A Community Devoted to the Preservation and Practice of Celestial Navigation and Other Methods of Traditional Wayfinding
From: Frank Reed
Date: 2014 Oct 8, 10:49 -0700
Robin you wrote:
"The idea is not entirely new."
Ha. Yeah, that's an understatement! :) Articles published by space.com generally exaggerate. It draws a crowd. :)
I tried to find examples of early use of this word, selenelion. In fact, almost the only reference in the various historical archives online is a pamphlet published shortly after an eclipse in the year 1666, "Selenelion ou apparition luni-solaire en l'isle de Gorgone" by Payen. It was a time when Latin/Greek coinages were popular, but the term did not stick. A blog entry four years ago on the S&T web site seems to be among the first trying to resurrect the word. It seems that a more common English name for this was a "horizontal eclipse". The general idea has been around for quite a while... over 1900 years. The Venerable Bede wrote, around the year 725 AD, "Once, long ago, the Moon was eclipsed at sunset in a strange fashion while both heavenly bodies were visible above the earth" (source). Bede was paraphrasing Pliny's Natural History written around the year 77 AD.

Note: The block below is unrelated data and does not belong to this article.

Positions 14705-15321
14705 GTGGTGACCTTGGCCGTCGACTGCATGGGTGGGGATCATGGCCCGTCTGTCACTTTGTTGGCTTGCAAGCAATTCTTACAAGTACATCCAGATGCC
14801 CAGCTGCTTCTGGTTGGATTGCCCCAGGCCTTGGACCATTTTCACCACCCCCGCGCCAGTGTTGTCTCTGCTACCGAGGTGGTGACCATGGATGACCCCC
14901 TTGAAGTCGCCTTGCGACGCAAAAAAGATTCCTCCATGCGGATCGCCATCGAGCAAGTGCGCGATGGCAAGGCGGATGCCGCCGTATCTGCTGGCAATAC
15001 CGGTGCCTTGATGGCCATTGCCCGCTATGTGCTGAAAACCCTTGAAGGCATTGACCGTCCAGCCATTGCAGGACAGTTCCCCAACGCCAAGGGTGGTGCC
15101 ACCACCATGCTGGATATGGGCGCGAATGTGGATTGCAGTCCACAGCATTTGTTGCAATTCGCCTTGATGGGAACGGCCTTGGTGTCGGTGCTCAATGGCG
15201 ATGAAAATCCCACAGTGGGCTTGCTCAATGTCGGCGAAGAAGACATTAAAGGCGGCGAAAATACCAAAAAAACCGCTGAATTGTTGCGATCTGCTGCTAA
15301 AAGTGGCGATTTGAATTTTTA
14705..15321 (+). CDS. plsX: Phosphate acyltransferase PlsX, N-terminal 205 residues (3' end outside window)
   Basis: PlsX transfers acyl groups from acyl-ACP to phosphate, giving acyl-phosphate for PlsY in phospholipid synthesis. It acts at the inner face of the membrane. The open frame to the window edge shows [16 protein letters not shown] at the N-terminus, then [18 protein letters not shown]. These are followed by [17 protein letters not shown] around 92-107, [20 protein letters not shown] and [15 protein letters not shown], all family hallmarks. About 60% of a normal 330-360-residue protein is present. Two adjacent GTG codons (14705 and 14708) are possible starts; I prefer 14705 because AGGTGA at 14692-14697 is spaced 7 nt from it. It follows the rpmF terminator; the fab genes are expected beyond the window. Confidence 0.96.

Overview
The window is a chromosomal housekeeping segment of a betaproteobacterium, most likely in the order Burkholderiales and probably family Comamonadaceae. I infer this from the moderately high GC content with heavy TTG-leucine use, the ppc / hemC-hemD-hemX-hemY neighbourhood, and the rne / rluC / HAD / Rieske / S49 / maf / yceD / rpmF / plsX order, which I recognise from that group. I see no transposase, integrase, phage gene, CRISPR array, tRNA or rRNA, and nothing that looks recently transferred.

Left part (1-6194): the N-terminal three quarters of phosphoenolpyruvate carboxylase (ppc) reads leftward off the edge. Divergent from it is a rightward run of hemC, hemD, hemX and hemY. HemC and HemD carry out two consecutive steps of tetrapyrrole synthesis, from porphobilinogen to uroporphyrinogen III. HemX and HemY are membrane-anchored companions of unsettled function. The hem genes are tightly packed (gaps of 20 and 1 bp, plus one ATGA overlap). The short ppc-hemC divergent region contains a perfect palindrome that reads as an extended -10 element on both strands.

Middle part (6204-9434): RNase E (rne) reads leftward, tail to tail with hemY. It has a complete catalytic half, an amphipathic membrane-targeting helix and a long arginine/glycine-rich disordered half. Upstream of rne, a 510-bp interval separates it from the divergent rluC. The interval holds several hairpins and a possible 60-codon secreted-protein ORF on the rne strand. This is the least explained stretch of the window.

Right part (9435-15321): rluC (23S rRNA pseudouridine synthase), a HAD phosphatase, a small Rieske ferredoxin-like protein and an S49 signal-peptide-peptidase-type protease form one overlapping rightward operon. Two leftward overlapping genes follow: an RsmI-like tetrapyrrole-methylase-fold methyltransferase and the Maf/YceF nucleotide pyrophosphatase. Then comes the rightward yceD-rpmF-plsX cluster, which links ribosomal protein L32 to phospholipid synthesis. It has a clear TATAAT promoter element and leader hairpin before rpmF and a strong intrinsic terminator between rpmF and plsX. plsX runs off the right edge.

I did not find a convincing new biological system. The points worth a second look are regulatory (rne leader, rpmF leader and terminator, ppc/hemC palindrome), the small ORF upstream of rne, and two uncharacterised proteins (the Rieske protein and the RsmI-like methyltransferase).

It's not clear to me that the idea of refraction as the cause of the "horizontal eclipse" was really intended in earlier centuries. You can get the same phenomenon from "dip" by climbing a high mountain on an island (or, today, by hopping on a plane). And of course, the Earth's shadow is big enough that it's possible to see the Moon fully eclipsed when the angle from Sun to Moon is a bit less than 180°. So even at sea level, and even if refraction did not exist, the "impossible" phenomenon would be possible. The real problem, in all these cases, is that the fully-eclipsed moon is quite faint and probably cannot be seen below five degrees altitude. If we settle on an almost fully-eclipsed moon, then there's something to observe.